Weekly Roundup: The SEC Considers Crowdfunded Investing, Impact Investment Is Buzzing, and Solyndra Debate Continues
Every week, we provide a roundup of the latest news in social change and innovation.
Obama Jobs Plan Calls For Less Red-Tape In Crowdfunding
The future of crowdfunding is at stake in President Obama’s jobs plan, which he promoted throughout September, particularly in Silicon Valley. The bill suggest that a lifting of the Securities and Exchange Commission (SEC) ban against crowdfunding as an investment strategy (essentially microinvesting) could lead the way to job creation, GOOD’s Alex Goldmark reported this week.
The first clause of the President’s jobs act states that the phenomenon of online crowdfunding has allowed small-scale entrepreneurs to raise startup funds. But, it goes on, “imagine the possibilities if these small-dollar donors became investors with a stake in the venture.” The White House’s Startup America initiative will be charged with exploring this possibility.
This buzz about crowdfunding’s potential for investing in small business goes back to September, when the SEC began reviewing its rules governing capital-raising, including crowdfunding as an investment scheme, reported the Wall Street Journal. SEC Corporate Finance Division Director Meredith Cross said in a September House hearing that the key to easing restrictions on crowdfunding would be to create an exemption for it that prevented fraud from occurring. But later, she said that she would no longer testify in the hearings on crowdfunding, due to a potential conflict of interest.
And the idea of fostering a relationship between government and the enterprise sector is popping up in other places. TechCrunch wrote this week about Fuse Corps, a fellowship program that intends to achieve socioeconomic change by pairing entrepreneurial professionals with governors, mayors, and community leaders in community-based social impact projects. Target areas include education, economic development, and health care.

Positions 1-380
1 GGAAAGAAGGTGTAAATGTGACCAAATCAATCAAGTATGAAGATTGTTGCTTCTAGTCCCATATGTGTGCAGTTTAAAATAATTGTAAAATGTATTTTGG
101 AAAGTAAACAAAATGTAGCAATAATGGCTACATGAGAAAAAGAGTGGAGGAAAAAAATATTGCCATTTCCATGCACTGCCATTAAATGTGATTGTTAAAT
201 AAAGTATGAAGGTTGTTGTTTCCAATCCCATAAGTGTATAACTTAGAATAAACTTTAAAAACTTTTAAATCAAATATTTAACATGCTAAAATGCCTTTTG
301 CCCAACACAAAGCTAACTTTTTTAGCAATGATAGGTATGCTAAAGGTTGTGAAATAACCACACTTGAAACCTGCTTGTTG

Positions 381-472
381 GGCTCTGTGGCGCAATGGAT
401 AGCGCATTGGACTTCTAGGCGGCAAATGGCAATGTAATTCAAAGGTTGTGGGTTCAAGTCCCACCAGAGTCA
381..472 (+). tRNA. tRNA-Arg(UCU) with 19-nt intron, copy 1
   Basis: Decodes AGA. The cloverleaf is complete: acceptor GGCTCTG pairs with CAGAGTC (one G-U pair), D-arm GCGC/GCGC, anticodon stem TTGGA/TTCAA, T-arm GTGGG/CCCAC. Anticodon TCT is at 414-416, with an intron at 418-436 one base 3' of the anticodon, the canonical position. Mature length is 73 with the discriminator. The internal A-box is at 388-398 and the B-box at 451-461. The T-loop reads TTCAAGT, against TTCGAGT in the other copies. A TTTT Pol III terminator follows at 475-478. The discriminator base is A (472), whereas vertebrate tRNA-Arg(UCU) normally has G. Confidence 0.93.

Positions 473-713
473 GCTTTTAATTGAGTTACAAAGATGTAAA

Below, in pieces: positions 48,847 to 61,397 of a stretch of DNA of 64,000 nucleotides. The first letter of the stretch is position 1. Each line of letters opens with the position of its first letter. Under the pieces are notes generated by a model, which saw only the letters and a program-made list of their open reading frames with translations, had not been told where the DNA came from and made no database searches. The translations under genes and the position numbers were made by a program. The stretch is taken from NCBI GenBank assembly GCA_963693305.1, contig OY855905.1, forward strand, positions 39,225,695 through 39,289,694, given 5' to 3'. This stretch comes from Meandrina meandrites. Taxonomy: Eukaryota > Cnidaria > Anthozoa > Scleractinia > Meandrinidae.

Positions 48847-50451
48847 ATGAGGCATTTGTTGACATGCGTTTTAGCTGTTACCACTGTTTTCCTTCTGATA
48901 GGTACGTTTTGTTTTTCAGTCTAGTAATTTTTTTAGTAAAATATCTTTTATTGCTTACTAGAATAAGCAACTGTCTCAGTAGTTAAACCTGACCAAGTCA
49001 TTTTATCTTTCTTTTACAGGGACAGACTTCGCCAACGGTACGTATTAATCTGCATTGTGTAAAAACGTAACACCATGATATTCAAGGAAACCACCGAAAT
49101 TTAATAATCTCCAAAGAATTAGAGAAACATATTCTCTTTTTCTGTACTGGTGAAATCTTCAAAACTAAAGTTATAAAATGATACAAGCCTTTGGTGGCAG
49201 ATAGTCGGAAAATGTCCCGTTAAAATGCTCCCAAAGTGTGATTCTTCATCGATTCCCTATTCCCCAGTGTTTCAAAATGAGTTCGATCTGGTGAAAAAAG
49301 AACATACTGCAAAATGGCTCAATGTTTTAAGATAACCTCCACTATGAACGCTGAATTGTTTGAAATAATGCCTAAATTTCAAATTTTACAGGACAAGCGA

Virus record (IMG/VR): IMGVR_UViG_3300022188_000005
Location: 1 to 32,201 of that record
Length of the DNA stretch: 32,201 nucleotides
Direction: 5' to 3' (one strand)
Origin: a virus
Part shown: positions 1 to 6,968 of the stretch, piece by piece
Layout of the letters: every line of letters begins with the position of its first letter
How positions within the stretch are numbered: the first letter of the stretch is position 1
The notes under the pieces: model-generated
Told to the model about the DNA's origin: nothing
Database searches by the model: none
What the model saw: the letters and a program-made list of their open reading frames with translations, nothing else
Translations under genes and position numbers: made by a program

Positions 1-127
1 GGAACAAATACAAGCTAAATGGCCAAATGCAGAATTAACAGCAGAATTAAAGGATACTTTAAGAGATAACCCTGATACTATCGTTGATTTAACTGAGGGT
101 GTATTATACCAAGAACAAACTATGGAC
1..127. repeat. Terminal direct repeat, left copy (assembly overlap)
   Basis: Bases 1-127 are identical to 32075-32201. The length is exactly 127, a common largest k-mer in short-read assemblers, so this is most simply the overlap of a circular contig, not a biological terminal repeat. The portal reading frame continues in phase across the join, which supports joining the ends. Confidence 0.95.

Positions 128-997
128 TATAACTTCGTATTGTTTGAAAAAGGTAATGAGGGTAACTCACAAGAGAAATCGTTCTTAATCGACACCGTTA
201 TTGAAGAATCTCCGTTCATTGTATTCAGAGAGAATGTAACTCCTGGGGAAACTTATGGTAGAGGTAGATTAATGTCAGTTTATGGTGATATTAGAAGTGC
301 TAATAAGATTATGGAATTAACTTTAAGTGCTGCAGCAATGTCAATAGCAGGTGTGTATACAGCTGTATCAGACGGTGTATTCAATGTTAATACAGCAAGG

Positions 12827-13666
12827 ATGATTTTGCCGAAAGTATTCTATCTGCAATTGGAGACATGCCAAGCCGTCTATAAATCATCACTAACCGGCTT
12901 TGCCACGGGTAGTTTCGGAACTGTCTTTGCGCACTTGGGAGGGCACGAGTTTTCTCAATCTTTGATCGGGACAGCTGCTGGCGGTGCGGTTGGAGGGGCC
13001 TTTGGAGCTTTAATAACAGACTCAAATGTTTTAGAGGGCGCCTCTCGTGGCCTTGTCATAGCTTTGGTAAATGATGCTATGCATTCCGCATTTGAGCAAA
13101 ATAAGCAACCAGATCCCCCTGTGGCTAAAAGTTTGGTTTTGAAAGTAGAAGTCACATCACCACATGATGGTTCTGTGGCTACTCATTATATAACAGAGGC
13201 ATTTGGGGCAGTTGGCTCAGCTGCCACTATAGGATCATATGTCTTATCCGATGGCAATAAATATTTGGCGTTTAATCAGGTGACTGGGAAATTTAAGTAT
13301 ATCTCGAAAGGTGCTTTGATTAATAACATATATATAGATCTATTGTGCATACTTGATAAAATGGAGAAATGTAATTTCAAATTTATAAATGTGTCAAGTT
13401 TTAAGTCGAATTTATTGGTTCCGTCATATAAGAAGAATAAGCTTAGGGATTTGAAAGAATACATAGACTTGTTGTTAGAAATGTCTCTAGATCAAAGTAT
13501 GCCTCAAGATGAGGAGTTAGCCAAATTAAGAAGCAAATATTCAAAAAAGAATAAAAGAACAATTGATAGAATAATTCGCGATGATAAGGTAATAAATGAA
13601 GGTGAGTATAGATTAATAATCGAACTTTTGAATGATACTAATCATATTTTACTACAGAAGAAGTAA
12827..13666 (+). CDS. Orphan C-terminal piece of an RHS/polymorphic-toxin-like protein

Moving Forward With Impact Investing
This week on Social Edge, Antony Bugg-Levine and Jed Emerson, the authors of the new book Impact Investing: Transforming How We Make Money While Making a Difference, had an online discussion on the important role impact investing can play in reshaping our nation’s broken economy. The power of the social enterprise sector can only grow when capital investment also addresses concrete challenges related to social, environmental, and economic sustainability, the authors explained. But impact investing is not competing with philanthropy for capital resources, they continued: rather, it is tapping into capital that is currently not engaged in social enterprise at all. Cathy Clark, who moderated the discussion, explained that Duke’s business school has recently launched CASE i3, the first global initiative on impact investing. The program aims to help the impact investment sphere move past its early “pioneer” stages by fostering skilled leadership within the movement.
Impact investment has come in recent years to be seen as an alternative to microfinance and philanthropy in developing countries. An article in BBC News at the end of last week focused on impact investing’s potential to help India’s poor. The article mentioned the efforts of Shiram Group, a company which provides financial services to India’s emerging consumer class. With capital from Leapfrog, a US-based impact investment fund, Shiram Group hopes to reach even more people and design new insurance products.
A study by the United Nations Development Programme (UNDP) in 2007 reported that up to ninety percent of the Indian population (950 million people) were excluded from the insurance market and represented a powerful ”missing market.” But, the article explains, the private sector is wary of the risk associated with insuring this population, due to their lack of financial literacy. Impact investment presents itself as a solution to this and similar kinds of situations.